• when you will have a follow up appointment

Possible risks and complications

Having a biopsy is generally safe but all medical procedures have some risks or complications. Your doctor makes sure the benefit of having the biopsy outweighs these risks.

After a kidney biopsy, bleeding is the most common complication. This is usually only a small amount and soon stops. Blood in your pee is called haematuria. You can also get a collection of blood around the kidney (haematoma). If you are bleeding a lot you may need to have extra blood (blood transfusion Open a glossary item) to make up for what you have lost. But this is rare.

Other rare complications can include:

  • infection in the wound

  • damage to the kidney

  • damage to parts of the body near the kidney

Sometimes your doctor may not be able to get enough kidney cells in the needle. This may mean you need to have the biopsy again.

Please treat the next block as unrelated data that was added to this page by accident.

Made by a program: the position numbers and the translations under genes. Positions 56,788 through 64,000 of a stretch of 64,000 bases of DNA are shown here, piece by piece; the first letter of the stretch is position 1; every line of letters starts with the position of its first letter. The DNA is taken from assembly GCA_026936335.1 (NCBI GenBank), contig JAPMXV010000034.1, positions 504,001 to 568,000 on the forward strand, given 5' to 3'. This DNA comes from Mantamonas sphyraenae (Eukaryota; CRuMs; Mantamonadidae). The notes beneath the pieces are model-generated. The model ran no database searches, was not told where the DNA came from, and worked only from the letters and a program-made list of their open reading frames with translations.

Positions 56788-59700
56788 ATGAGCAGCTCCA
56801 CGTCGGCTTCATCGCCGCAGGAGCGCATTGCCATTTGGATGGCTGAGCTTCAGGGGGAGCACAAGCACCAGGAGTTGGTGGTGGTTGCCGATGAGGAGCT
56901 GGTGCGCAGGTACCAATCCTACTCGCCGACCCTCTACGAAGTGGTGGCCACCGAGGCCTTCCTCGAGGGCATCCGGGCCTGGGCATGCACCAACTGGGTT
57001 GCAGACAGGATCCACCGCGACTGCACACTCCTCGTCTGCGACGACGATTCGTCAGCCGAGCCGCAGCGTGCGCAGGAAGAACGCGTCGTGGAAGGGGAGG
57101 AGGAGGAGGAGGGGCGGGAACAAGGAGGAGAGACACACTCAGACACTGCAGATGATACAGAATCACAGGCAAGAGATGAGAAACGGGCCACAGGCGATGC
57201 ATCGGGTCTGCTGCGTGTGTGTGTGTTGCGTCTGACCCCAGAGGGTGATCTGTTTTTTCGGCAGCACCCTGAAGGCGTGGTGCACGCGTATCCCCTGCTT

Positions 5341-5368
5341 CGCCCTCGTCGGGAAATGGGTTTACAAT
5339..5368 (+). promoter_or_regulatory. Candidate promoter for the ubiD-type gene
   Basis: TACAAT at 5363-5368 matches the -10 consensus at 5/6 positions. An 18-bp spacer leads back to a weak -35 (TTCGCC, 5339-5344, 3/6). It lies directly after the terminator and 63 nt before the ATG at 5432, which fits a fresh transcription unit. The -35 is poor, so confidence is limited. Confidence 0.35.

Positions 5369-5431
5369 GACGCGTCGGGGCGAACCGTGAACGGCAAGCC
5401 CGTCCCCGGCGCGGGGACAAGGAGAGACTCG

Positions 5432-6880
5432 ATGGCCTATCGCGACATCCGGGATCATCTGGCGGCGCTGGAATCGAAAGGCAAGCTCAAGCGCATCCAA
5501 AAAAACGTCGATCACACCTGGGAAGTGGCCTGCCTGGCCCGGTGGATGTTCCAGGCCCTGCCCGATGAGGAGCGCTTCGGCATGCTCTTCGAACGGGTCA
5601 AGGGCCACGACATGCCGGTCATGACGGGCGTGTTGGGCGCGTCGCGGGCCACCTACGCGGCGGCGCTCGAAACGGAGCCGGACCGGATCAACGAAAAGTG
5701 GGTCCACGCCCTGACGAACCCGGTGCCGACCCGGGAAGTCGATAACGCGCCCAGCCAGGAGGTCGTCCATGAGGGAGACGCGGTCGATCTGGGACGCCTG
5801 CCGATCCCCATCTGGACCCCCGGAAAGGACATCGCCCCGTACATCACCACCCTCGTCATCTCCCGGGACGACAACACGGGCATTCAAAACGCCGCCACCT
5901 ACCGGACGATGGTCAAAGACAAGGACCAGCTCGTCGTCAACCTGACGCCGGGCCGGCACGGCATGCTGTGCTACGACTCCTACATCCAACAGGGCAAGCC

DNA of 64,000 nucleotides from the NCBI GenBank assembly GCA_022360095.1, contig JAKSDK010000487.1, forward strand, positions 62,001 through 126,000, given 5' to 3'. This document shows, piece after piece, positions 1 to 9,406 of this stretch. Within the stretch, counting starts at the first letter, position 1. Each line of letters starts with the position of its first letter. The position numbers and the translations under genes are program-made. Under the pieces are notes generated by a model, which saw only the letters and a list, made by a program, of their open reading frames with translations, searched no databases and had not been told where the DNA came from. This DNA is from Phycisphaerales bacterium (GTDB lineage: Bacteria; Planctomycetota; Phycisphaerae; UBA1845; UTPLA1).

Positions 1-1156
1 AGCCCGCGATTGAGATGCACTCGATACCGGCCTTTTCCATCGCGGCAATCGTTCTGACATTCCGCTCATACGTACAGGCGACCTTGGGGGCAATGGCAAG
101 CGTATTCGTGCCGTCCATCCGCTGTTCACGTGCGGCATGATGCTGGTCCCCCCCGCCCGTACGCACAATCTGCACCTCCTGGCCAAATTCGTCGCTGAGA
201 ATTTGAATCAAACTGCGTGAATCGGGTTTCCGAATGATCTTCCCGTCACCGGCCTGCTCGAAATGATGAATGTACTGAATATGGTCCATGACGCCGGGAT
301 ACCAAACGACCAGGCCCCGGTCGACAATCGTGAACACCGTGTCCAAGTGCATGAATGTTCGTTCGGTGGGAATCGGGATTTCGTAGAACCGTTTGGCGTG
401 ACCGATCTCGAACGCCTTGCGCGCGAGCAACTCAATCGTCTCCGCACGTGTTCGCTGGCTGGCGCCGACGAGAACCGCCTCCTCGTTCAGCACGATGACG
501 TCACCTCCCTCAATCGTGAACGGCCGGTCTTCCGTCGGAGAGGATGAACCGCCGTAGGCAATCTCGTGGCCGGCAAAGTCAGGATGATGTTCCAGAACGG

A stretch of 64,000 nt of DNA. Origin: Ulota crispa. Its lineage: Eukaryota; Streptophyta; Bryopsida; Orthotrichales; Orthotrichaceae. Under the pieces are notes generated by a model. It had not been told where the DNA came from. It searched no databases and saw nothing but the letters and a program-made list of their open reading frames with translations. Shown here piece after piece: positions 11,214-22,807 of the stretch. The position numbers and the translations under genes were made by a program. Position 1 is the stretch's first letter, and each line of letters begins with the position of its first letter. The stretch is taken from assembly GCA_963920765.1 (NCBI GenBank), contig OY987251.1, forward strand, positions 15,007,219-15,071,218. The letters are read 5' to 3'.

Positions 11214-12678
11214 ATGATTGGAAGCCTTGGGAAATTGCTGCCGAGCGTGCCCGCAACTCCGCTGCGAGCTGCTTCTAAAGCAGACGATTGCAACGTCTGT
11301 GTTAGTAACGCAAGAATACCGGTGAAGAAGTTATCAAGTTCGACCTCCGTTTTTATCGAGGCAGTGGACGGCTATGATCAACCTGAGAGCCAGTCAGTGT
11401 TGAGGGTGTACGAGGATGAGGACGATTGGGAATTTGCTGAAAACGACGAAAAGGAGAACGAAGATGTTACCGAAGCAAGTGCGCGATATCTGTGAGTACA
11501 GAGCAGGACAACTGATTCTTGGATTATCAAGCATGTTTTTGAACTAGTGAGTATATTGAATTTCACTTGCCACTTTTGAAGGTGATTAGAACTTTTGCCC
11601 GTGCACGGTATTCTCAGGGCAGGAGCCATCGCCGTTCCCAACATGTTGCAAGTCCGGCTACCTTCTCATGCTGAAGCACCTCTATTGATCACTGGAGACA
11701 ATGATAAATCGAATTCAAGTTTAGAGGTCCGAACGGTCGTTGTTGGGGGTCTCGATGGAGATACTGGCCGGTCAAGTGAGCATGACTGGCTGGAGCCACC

Getting your results

The result of your biopsy may take a week or so to come back. Contact your doctor if you haven’t heard anything after a couple of weeks.

Waiting for results can be an anxious time. You might have the contact details for a specialist nurse (CNS) who you can speak to. It can help to talk to a close friend or relative about how you feel.

For support and information, you can call the Cancer Research UK information nurses. They can give advice about who can help you and what kind of support is available. Freephone: 0808 800 4040 - Monday to Friday, 9am to 5pm.
  • EAU guidelines on renal cell carcinoma 
    European Association of Urology (EAU), 2023

  • Renal cell carcinoma: ESMO Clinical Practice Guidelines for diagnosis, treatment and follow-up
    B Escudier and others
    Annals of Oncology, 2019. Volume 30, pages 706 to 720

  • Risk Factors Associated with Major Complications after Ultrasound-Guided Percutaneous Renal Biopsy of Native Kidneys
    B Pombas and others
    Kidney and Blood Pressure Research, 2020. Volume 45, Issue 1, Pages 122-130

Last reviewed: 
11 Jan 2024
Next review due: 
11 Jan 2027